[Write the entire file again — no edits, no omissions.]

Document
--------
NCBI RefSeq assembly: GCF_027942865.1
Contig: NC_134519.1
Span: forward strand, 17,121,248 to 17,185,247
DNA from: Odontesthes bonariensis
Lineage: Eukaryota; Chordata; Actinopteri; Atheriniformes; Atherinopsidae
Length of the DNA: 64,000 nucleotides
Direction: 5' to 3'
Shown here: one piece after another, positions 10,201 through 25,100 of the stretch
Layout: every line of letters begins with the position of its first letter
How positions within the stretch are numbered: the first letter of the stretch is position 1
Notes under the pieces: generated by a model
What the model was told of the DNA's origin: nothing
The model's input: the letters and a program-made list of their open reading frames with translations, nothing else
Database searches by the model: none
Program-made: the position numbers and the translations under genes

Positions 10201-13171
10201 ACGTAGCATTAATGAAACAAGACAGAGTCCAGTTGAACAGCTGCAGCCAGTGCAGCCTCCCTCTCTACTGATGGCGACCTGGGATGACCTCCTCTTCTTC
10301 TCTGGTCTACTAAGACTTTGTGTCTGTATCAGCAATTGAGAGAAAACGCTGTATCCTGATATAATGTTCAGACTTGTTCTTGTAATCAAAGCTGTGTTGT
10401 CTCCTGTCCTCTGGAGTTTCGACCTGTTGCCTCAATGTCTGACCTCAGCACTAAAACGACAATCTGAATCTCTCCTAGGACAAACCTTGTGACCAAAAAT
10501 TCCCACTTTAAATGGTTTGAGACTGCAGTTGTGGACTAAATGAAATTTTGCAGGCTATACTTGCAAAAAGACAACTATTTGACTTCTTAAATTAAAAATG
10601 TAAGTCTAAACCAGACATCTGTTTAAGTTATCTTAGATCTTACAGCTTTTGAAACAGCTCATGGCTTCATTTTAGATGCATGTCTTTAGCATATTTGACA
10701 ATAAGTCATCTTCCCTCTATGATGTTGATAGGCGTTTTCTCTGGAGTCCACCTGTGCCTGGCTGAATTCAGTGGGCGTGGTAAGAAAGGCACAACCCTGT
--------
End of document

NCBI RefSeq assembly: GCF_027942865.1
Contig: NC_134519.1
Span: forward strand, 17,121,248 to 17,185,247
DNA from: Odontesthes bonariensis
Lineage: Eukaryota; Chordata; Actinopteri; Atheriniformes; Atherinopsidae
Length of the DNA: 64,000 nucleotides
Direction: 5' to 3'
Shown here: one piece after another, positions 10,201 through 25,100 of the stretch
Layout: every line of letters begins with the position of its first letter
How positions within the stretch are numbered: the first letter of the stretch is position 1
Notes under the pieces: generated by a model
What the model was told of the DNA's origin: nothing
The model's input: the letters and a program-made list of their open reading frames with translations, nothing else
Database searches by the model: none
Program-made: the position numbers and the translations under genes

Positions 10201-13171
10201 ACGTAGCATTAATGAAACAAGACAGAGTCCAGTTGAACAGCTGCAGCCAGTGCAGCCTCCCTCTCTACTGATGGCGACCTGGGATGACCTCCTCTTCTTC
10301 TCTGGTCTACTAAGACTTTGTGTCTGTATCAGCAATTGAGAGAAAACGCTGTATCCTGATATAATGTTCAGACTTGTTCTTGTAATCAAAGCTGTGTTGT
10401 CTCCTGTCCTCTGGAGTTTCGACCTGTTGCCTCAATGTCTGACCTCAGCACTAAAACGACAATCTGAATCTCTCCTAGGACAAACCTTGTGACCAAAAAT
10501 TCCCACTTTAAATGGTTTGAGACTGCAGTTGTGGACTAAATGAAATTTTGCAGGCTATACTTGCAAAAAGACAACTATTTGACTTCTTAAATTAAAAATG
10601 TAAGTCTAAACCAGACATCTGTTTAAGTTATCTTAGATCTTACAGCTTTTGAAACAGCTCATGGCTTCATTTTAGATGCATGTCTTTAGCATATTTGACA
10701 ATAAGTCATCTTCCCTCTATGATGTTGATAGGCGTTTTCTCTGGAGTCCACCTGTGCCTGGCTGAATTCAGTGGGCGTGGTAAGAAAGGCACAACCCTGT